Since then I've learned about something that life guards call, "The Instinctive Drowning Response." You see, as it turns out, drowning in real life looks nothing like drowning in the movies or on TV. Drowning people do not thrash about or yell for help. They can't. All of their energy is being expended on getting above the water and catching as much breath as possible before they inevitably sink back beneath the surface. They can't wave their arms because they are instinctively using their arms to push down on the water's surface in order to leverage their bodies and get their mouths above water. With that being the case, statistics show that half of all children who die each year from drowning do so within 25 yards of a parent or other adult who didn't recognize that they were drowning.
Have you ever felt that way in your day to day life? Drowning, while no one notices? Chances are you think it should be obvious. You can't fathom why no one seems to see that you are living on the brink. Survival, just making it through the day, is so consuming your thoughts and energy that you can't understand why others don't sense your desperation, despair, constant struggle.
On that perfect day in Florida, we all got a reality check. Starting with me. Once the canoes were back in place and those who were obviously endangered were in the clear, my father came over to me. In a loud voice he said, "Stand up!" I could not respond verbally or physically. I kept sinking below the surface frantically climbing this invisible ladder that would bring me back up just long enough to gasp for air before I went back under. Finally he grabbed me by my shoulders lifted me slightly and said again, louder and right to my face, "Carla, Stand up!" With my head now being held above the water by his strong arms, I could respond. Coughing and sputtering, I extended my legs and to my unfathomable surprise the river bottom was not far below. I had been drowning in water that only came up to chest. At any point I could have stretched out my legs, found solid ground and caught my breath, but I didn't know that. I had no idea that my salvation was that close, that accessible, and my family had no idea that I was in danger. Frightening, isn't it?
This memory surfaced for me this week while I was watching online as Louie Giglio taught a lesson at the Passion 2013 conference in Atlanta. He shared two different stories from the Bible where people were healed or brought back to life, but the final step in that restoration process involved them "standing to their feet." That is a powerful image for me. Stand up! Bear your own weight! You are not a victim, you have what you need to carry on!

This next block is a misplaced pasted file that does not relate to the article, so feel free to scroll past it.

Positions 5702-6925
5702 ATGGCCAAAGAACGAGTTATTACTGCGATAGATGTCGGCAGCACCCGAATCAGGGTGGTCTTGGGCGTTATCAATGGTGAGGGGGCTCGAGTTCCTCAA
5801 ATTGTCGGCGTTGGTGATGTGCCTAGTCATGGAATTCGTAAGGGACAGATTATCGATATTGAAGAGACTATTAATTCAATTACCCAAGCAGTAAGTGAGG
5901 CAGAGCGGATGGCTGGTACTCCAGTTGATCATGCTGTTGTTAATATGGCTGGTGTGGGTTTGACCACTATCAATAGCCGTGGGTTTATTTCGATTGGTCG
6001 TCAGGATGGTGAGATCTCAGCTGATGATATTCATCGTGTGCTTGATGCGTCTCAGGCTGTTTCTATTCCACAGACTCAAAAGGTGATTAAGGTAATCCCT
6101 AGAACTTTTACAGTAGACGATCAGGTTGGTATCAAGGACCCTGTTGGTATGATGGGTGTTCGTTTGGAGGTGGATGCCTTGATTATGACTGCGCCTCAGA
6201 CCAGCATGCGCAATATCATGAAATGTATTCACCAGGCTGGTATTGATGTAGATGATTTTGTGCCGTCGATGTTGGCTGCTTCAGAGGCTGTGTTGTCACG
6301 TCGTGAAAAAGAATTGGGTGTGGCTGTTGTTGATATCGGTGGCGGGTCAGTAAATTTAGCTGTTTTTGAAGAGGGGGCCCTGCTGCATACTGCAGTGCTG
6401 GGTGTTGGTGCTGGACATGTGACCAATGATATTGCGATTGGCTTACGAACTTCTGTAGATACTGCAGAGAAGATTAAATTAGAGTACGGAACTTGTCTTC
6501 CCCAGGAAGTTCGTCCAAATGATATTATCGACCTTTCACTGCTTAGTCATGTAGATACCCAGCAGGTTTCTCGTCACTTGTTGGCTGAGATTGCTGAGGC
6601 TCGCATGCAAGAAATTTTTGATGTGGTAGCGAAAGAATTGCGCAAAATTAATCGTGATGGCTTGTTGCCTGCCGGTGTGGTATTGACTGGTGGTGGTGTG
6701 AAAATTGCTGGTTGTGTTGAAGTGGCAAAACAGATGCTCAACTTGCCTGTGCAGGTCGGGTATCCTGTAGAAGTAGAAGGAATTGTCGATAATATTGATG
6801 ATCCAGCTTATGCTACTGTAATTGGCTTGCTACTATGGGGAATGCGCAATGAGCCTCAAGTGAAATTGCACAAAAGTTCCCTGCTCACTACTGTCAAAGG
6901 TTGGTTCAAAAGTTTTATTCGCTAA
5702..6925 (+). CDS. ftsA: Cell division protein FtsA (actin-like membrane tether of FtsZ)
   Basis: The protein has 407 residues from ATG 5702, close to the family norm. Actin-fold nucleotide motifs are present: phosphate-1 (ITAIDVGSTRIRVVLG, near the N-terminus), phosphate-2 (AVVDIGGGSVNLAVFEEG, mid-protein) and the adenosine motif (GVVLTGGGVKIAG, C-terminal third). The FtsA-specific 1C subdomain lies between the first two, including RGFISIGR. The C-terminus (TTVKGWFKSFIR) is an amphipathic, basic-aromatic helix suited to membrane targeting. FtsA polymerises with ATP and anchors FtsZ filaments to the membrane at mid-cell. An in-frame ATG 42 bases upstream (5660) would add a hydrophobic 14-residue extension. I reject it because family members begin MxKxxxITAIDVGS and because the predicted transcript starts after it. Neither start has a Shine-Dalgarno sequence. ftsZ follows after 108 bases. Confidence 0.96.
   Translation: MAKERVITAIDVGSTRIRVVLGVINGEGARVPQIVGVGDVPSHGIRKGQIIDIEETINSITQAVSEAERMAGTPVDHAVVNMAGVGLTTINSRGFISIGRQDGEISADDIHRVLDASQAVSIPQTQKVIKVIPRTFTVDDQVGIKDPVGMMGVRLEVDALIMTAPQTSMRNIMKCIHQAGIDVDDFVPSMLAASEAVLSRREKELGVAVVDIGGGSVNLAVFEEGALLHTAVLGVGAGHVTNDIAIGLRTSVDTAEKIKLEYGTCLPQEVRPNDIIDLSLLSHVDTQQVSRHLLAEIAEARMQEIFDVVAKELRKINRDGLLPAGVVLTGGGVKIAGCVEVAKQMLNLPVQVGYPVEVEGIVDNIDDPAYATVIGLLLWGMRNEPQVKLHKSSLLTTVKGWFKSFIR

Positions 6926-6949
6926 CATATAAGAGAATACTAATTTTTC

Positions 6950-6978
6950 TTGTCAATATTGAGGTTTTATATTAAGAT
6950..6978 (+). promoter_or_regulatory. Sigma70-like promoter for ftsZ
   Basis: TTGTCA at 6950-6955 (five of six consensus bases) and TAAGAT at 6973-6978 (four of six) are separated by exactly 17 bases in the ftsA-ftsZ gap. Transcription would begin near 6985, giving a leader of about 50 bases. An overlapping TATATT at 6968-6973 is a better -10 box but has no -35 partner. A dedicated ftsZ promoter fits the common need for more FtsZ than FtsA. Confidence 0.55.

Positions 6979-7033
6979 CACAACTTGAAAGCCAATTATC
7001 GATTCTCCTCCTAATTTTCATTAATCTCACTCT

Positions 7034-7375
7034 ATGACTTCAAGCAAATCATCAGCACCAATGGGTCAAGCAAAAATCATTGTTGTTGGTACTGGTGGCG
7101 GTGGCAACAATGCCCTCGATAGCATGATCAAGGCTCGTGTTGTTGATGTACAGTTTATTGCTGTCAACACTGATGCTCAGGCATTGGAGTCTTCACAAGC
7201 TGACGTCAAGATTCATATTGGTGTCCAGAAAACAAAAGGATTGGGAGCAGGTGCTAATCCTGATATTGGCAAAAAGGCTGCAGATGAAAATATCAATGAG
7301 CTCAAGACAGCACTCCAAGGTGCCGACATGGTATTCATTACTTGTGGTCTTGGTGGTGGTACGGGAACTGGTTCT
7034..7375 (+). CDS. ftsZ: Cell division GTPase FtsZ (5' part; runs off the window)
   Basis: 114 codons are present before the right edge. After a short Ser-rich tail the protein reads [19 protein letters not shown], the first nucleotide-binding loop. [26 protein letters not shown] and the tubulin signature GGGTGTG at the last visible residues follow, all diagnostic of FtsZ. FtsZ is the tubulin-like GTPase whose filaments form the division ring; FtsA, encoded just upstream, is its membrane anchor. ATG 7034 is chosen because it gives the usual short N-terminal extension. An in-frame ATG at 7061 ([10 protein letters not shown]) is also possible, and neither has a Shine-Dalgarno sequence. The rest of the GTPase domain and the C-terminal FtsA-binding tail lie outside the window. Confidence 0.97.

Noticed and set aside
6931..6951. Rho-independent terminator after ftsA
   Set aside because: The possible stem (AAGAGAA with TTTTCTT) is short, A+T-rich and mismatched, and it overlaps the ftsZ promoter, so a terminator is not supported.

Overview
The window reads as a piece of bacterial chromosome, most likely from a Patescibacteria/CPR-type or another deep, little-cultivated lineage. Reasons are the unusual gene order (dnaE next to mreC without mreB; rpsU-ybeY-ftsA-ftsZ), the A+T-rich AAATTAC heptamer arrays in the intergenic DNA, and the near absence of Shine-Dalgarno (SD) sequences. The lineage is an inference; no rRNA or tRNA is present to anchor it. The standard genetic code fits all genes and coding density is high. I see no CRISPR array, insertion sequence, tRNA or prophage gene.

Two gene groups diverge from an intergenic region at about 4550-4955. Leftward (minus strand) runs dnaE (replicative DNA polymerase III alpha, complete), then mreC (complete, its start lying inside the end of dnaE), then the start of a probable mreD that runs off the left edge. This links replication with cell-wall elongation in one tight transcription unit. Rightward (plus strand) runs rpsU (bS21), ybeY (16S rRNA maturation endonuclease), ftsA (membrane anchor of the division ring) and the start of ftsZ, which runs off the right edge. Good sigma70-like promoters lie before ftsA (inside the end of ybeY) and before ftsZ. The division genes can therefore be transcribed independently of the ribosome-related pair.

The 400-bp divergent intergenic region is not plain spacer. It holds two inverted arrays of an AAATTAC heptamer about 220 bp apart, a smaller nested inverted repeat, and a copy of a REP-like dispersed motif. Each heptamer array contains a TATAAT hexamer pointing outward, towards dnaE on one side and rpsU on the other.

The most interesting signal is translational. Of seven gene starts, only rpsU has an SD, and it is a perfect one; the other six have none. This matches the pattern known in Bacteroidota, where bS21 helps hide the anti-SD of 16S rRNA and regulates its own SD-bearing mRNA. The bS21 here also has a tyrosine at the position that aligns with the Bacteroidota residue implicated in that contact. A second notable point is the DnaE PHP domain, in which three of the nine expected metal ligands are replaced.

If you feel like you are drowning and no one is noticing, rest assured, the Solid Rock is beneath you. It will require you transferring some of your energy from trying to stay afloat into remembering the One who put breath in your lungs to begin with, and that transfer of thought and energy will feel like a risk - but it is one that will pay off. In Jeremiah 29:13 (NIV) God says, "You will seek me and find me, when you seek me with all your heart." You will also be required to look at those around you a bit differently. The answer is, No. They can't tell that you are in despair, in danger. It isn't always as obvious as you feel like it is. People are busy and their thought lives are complicated (they have their own canoes tipping over left and right), that doesn't mean that they wouldn't come and support you while reminding you of the solid ground beneath you if they knew you needed that help. Find a way to reach out - this too will feel like a risk, but it is one that will eventually pay off. It helps if you reach out to those who aren't also drowning. Someone standing on solid ground is much better equipped to help you find your footing than someone who is frantically climbing that invisible ladder too.
If you are one of the ones standing safely on the Rock, don't wait for those around you to completely slip below the surface before you reach out to them. In real life, people drowning emotionally and spiritually don't look like they are drowning either. They are often spending so much of their energy just trying to get through the day that they don't ask you for help or even know where to begin to describe the peril they are in. Just like I didn't, couldn't respond to my Dad's instruction from afar to "Stand Up!" until he gripped me by the shoulders - others will need you to get closer than shouting distance in order to feel safe enough to try the suggestions you have for their relief from suffering. And you'll need to be close enough to see that they need your help. "Be devoted to one another in brotherly love. Honor one another above yourselves. Never be lacking in zeal, but keep your spiritual fervor, serving the Lord. Be joyful in hope, patient in affliction, faithful in prayer. Share with God's people who are in need. Practice hospitality." - Romans 12:10-13 NIV.
(P.S. - After that day, as a five year old, my parents enrolled me in swimming lessons at a local pool. I was terrified, but at their insistence I learned to swim - a skill that serves me well to this day. If you have found yourself emotionally or spiritually drowning at some point don't be satisfied with temporary relief - get involved in a local Bible believing church, seek biblical counseling, make an appointment with a Christian physician, build your support system and gain the tools you need so that the next time the "water feels too deep" you will have what you need to survive and persevere.)
(P.P.S. - The point of this post wasn't really about physical drowning, but since I brought it up, here is a link to help us notice the signs of someone who is in distress in the water. It is good information for all of us to have!)
Carla Ritz. Proof positive that God uses cracked pots!